Cell phones have practically become part of our anatomies. We show off our newest cell phone like it was a new baby. We carry them everywhere. We cannot live without them, as consumers, but especially as business owners. Mobile phones are mission critical. The Pew Internet project reports that 29 percent of cell owners describe their cell phone as “something they can’t imagine living without.”
Forty five percent of American adults are smartphone owners. My guess is that a good portion of those must be business owners. Smartphones supercharge your productivity. But they also supercharge your cell phone bill. If you have been searching for options, this review is for you. StraightTalk, a provider of prepaid wireless service, provided a short term loaner iPhone 5 for this review.
My purpose in this review is not to extol the virtues of the iPhone 5 — the awesomeness of Apple’s latest phone is not to be under-rated, though. It is a sweet and powerful device and you don’t need my recommendation if you are already an Apple fan. However, if you are not, StraightTalk has a variety of phones on their prepaid plans.
The purpose of this review is to highlight that there are other options to have an affordable cell phone plan without a long-term contract and the subsidized phone you usually get along with a long-term contract.
Here’s a quick look below at my “cell phone minutes” dashboard. If I had the $30 plan, I’m sure it would show more detail. You can also top up your prepaid balance here, of course.
The benefits of prepaid:
- No long term contracts. You go month-to-month.
- Generally, lower monthly cost.
- You can buy an unlocked phone and move from one provider to another. It does take some patience and tech chops, however. For example, the elegant Nexus 4 phone from Google is reportedly possible to put on the StraightTalk service. I’ve read mixed results, though.
- Smaller carriers score better in the customer satisfaction arena, as reported by the American Customer Satisfaction Index that rates the wireless phone industry (among others).
- You can walk into a Walmart and many other retailers, and buy a phone and a plan.
The downside of prepaid:
- You have to buy a phone at full price. There is no major carrier subsidizing your phone for you with free or low prices to entice you. The loaner iPhone 5 retails for about $650. However, to be fair, if you crunch out major carrier plans that are usually more per month, you will likely find that you are paying more over that two-year contract.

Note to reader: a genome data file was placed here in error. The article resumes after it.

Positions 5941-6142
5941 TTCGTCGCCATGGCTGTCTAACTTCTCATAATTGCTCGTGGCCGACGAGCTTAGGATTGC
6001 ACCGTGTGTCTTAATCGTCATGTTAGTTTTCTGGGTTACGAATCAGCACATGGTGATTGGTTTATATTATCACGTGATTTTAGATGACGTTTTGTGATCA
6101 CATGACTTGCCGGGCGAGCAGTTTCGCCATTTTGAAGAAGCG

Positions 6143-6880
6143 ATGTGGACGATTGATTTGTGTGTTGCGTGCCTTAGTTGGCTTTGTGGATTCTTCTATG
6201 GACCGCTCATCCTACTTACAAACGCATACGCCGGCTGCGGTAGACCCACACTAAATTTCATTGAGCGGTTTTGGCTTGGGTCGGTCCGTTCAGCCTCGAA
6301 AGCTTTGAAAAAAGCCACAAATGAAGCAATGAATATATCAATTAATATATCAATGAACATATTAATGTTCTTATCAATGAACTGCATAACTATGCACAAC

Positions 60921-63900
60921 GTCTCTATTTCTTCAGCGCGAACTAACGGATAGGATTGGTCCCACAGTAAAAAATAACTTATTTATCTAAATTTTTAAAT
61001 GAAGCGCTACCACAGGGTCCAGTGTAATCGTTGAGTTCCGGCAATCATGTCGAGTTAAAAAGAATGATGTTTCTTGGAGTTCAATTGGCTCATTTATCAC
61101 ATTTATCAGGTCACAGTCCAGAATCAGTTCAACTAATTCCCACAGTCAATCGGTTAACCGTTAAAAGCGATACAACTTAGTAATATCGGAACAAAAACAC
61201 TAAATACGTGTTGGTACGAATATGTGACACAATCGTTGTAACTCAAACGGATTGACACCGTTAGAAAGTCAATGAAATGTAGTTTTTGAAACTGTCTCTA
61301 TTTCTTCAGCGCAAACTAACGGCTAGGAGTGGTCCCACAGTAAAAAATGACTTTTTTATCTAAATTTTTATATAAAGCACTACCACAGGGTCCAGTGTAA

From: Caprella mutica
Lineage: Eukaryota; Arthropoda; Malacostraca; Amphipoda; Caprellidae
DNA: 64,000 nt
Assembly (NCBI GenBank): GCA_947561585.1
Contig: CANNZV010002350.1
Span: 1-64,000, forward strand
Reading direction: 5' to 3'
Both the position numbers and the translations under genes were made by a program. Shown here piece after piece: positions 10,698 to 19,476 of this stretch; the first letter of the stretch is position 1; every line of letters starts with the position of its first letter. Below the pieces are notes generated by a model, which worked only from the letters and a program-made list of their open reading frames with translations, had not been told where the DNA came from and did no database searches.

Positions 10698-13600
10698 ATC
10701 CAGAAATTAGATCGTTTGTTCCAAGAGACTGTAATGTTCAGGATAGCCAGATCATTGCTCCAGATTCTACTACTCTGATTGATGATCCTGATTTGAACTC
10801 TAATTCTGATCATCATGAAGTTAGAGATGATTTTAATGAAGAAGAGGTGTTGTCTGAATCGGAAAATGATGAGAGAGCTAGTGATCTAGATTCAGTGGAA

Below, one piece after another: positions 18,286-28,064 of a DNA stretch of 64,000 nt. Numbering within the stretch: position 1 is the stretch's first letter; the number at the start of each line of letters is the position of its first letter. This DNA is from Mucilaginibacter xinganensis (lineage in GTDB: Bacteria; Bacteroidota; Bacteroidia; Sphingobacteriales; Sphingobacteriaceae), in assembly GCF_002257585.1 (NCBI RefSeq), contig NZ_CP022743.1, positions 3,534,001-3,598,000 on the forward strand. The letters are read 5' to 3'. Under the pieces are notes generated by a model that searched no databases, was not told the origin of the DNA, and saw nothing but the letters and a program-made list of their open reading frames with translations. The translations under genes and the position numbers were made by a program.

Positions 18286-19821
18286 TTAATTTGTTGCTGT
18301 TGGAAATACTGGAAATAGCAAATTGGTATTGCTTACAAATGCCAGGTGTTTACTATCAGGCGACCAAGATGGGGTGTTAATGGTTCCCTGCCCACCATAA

- Month-to-month prepaid plans can be a bit confusing. Your minutes run out in 30 days usually.
- In this case, there was no report on calls made or received. I would like to see a way to pull that kind of report. It would help with some tax requirements, I’m sure.
StraightTalk (owned by TracFone) offers two plans:
- The “ALL YOU NEED” plan for $30 a month to receive 1000 minutes, 1000 text or multimedia messages, 30 MB of data transfer for data phones and 411 calls at no additional charge. $30 per month.
- The unlimited plan for $45 a month to receive unlimited talk, text and data nationwide anytime with calls to 411 at no additional charge. There is an international version of this for $60/month.
Overall, I find the no-contract, prepaid type phone carriers to be one of the best ways to save money in my small business. Although StraightTalk provided a loaner phone, I did not receive any special customer treatment. I found the signup process to be painless and had good customer support throughout my review period.
StraightTalk offers a range of smartphones (and not so smart ones, too — feature phones) starting from free. There were a few nice LG Optimus phones for $149, a Blackberry Curve for $129, and a Samsung Galaxy Precedent for $79.
And for those of you that fall into the category of describing your cell phone as something you “can’t imagine living without” as I’d mentioned previously, here are 4 ways to tell if you are addicted to your iPhone 5.
Just in case you’ve been sleeping with your phone and are beginning to wonder if that is a problem….